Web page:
|Opening credit of the Mary Tyler Moore show where|
she gleefully throws her hat into the Minneapolis air.
The accomplished actor and comedian was known for many roles in her decades in the business, but everybody most relates to her lead role in that 1970s show "The Mary Tyler Moore Show."
I think Moore, and her role on that show, helped smooth the way for what could have been an even rougher ride for women in the 1970s than they otherwise could have had.
The 1970s was a time when women were asserting their demands for equal rights, equal pay, equal everything that they deserved.
Women are still (!!!) fighting that battle (See: Womens March last weekend) but I think Moore and her show helped show that efforts toward equality weren't such a bad thing. She normalized the idea of a single, independent, intelligent woman who, as the show's song went, could make it on her own.
For an amazing number of people in the 1970s, that was too much of a concept to bear. Women were supposed to be the supportive little wifey, at least to some minds. She was sort of a transitional figure: Still sometimes deferential to men, other times asserting herself.
In the Mary Tyler Moore show, her character, Mary Richards, was a television producer and journalist, good at her job if, like everybody else, imperfect.
The very first episode of the show set a very good tone. Mary Richards was applying for a position at the newsroom of fictional television station WJM. Her would-be boss, Lou Grant, asked her a lot of unwelcomed questions about her age and relationship status.
Mary responded: "You've been asking a lot of very personal questions that don't have a thing to do with my qualifications for this job."
Lots of people cheered at that moment.
In a very nice appreciation in today's Minneapolis Star-Tribune (the Mary Tyler Moore show was set in Minneapolis) the newpaper had this truism to say.
"Some early viewers balked at Richards' eagerness to please the men in her life and the fact that she almost always referred to her gruff boss as Mr. Grant. But even leading feminists recognized Richards as a breakthrough figure.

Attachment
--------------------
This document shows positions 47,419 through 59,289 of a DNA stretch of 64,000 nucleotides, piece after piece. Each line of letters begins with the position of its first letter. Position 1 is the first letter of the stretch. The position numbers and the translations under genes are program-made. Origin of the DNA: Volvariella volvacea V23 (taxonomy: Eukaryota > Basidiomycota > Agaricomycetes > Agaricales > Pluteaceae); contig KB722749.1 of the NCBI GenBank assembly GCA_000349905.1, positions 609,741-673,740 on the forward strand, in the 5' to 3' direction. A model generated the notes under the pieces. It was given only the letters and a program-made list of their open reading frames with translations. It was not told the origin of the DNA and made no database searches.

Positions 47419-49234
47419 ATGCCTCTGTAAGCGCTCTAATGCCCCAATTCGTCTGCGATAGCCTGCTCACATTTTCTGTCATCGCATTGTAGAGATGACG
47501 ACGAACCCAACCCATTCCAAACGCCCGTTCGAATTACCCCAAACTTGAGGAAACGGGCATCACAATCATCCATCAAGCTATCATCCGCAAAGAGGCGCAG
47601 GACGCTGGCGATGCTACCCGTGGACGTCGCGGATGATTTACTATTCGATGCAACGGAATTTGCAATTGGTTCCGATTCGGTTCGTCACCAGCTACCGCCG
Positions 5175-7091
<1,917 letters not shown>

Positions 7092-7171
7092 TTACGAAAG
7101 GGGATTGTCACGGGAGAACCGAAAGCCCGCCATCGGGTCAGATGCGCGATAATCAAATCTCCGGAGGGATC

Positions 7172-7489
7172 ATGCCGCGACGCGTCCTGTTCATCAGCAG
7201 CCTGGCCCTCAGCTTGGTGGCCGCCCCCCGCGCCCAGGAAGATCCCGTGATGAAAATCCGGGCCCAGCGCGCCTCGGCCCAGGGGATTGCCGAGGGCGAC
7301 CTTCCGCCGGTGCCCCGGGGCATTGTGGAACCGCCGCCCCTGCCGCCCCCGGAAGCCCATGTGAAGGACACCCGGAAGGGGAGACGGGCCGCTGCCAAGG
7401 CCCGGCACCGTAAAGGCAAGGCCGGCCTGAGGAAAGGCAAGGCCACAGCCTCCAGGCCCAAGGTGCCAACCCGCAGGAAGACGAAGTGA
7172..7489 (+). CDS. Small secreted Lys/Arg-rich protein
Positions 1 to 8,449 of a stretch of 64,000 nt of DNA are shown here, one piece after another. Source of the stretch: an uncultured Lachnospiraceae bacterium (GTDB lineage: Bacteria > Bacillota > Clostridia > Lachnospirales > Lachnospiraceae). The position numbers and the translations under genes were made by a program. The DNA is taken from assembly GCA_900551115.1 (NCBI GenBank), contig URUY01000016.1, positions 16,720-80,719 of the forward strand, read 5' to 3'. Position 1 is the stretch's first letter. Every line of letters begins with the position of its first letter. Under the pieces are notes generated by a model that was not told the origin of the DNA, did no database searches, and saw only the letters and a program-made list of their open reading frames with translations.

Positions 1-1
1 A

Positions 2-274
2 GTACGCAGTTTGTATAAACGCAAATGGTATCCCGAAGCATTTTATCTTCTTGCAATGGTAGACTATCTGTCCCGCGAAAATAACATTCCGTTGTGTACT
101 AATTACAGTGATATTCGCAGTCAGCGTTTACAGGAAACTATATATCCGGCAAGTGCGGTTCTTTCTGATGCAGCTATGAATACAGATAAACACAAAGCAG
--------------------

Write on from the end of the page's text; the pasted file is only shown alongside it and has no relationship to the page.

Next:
'The was a happy human image of a woman as an independent person that several generations of young (and not so young so young) women alone stopped suffering if they didn't have a date on a Saturday night,' Betty Friedan wrote in a 1978 article in the Washington Post.
Richards wasn't exactly a goody two shoes. As the series progressed, we watched her demand a raise, get suspended, go to jail to protect a source and come down with a case of the giggles at a funeral.
On occasion she stayed out all night. She was on the pill."
I also like to think Mary Tyler Moore, through her character Mary Richards, helped a lot of men warm to the idea of dating an interesting women who had her own thoughts and ambitions.
That seems quaint now, but it wasn't then.
Maybe we should all get online and binge watch all kinds of Mary Tyler Moore episodes tonight. Can't hurt. Can only help.
There's a statue of Mary Tyler Moore in Minneapolis. It depicts that famous moment in the opening credits of the show where she gleefully throws her hat up in the air on a busy Minneapolis street corner.
Moore once said:
"I hope when a little girl walks by the statue, she'll ask her mother who that was, and it'll be explained to her that she was a young women who had a dream and followed it through."
That's still a message most young women, and men for that matter, need to hear. Over and over.
Thanks, Mary. Because of your help, I think we'll make it after all.
Here's two clips in remembrance of the great MTM, first, the famous opening credits to the Mary Tyler Moore show, then the famous Chuckles the Clown funeral scene: